Why Iran’s Brave Protestors Give Us Hope for 2018
Well, Trump’s critics were wrong again. Iran is the second major Muslim country to offer some hope of reform since Trump’s foreign policy took effect. (The other is Iran’s regional enemy, Saudi Arabia.) Is it really an accident that a firmer, more flexible United States looking out for its national interests can have such an effect?
As Iranian exile and Christian convert Sohrab Ahmari (a harsh Trump opponent) has pointed out:
A few weeks ago Iran’s foreign minister and the Ben Rhodes echo chamber began pushing the line that Trump’s threats to walk away from the nuke deal had united the people behind their regime.
Then this week’s #Iranprotests utterly debunked it.
My latest https://t.co/oVIq2fQozs
— Sohrab Ahmari (@SohrabAhmari) December 30, 2017
It’s obvious that we should hope and pray that the millions of people stuck under Iran’s backward theocracy can force that regime to reform. There are many moral reasons why:
- The people there suffer under the cruelty of sharia, the Muslim legal code.
- The Iranian regime wastes billions on nuclear weapons and foreign wars, while its people face economic stagnation.
- Christians and other religious minorities are repressed, though not as cruelly as in our “ally” Saudi Arabia.
- Iran’s regime openly seeks the destruction of the Jewish people.
- If the current government can give way to one more rational and less apocalyptic, that would benefit all its citizens.
There are also some practical reasons that might not be immediately obvious. These prudential reasons are too easy to overlook. A facile, ideological view of the region would breeze right past them.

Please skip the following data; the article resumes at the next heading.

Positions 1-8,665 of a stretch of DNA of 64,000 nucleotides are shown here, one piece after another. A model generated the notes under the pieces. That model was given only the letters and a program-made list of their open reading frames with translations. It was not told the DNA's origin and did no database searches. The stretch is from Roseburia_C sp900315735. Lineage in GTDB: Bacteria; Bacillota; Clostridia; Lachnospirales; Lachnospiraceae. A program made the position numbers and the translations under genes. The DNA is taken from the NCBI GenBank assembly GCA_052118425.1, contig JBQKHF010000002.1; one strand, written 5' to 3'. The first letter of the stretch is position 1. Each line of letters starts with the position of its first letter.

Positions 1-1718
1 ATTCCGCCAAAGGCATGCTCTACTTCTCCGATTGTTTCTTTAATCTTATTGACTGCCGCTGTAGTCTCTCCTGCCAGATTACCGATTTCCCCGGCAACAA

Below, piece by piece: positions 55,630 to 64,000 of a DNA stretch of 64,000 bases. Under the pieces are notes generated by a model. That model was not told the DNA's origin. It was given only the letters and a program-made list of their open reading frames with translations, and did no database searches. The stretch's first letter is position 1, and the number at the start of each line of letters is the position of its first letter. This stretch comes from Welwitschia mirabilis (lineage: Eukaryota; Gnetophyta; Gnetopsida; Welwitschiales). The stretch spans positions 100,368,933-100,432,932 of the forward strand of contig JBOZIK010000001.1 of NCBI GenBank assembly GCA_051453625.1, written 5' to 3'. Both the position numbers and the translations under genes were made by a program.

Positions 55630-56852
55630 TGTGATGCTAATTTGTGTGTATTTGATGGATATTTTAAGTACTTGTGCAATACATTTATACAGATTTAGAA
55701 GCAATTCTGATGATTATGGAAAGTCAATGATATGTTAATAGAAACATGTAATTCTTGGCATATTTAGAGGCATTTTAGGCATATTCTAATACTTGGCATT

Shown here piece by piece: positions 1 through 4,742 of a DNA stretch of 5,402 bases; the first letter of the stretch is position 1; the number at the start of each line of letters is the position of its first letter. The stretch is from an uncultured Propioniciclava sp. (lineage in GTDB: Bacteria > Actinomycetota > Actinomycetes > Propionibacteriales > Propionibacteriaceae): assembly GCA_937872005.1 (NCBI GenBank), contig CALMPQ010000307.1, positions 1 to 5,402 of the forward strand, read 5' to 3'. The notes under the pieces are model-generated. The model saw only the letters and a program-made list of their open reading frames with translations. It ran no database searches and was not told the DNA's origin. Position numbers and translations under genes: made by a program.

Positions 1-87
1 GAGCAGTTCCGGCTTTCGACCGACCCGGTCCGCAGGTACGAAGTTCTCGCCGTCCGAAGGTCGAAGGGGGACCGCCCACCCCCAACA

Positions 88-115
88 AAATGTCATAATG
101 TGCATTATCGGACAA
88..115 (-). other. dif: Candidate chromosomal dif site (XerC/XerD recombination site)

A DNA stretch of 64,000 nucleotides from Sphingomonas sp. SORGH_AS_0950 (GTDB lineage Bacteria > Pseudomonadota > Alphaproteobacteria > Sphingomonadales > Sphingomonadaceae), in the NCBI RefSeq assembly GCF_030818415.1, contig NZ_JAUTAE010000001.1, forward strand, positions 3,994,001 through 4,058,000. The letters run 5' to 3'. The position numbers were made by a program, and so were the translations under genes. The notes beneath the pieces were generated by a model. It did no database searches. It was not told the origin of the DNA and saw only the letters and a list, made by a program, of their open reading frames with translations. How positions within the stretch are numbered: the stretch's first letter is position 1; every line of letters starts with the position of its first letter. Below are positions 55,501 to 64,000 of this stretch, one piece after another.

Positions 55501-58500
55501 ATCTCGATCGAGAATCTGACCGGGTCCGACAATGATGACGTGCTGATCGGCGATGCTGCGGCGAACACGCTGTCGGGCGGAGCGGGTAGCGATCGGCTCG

Two Ideologies Worth Rejecting
Up till the Trump election, American policy in the Middle East alternated between two such ideologies:
Neoconservatism, which pretends that Islam is really a religion of peace, “hijacked” in some places by extremists. We must use overwhelming U.S. force to repress religious fanaticism, and transform countries in the region in our image. While it grabs the mantle of moralism, this worldview casually overlooks the vicious anti-Christian (and anti-human) policies of U.S. strategic “allies” like Saudi Arabia. It selectively chooses targets for reform — mainly Shi’ite movements backed by Iran, and secular dictators such as Saddam Hussein and Bashar Assad of Syria. Neocons’ passion for human rights seems to peter out when it comes to protecting religious minorities, such as the Christians of Iraq and Syria, who benefited from such secular regimes.
Liberal globalism, which claims that political Islam is “really” just a reaction against U.S. intervention and Western “islamophobia.” Hence we ought to atone for our past acts of “aggression” against Islamic countries, by ending sanctions against Iran, and allowing (or helping) Islamists to take over countries such as Libya and Egypt.
A Prudent, Modest, but Firm Foreign Policy
Trump represents a third tradition, which lacks a “sexy” ideological program. It can even sound outright cynical. Scholars call it “Realism,” and its goals are much more modest. It doesn’t want to pour U.S. blood and treasure into the sand, in the hope of turning the Muslim world into New Hampshire. Nor is it tortured by post-colonial guilt, and suspicious of Israel.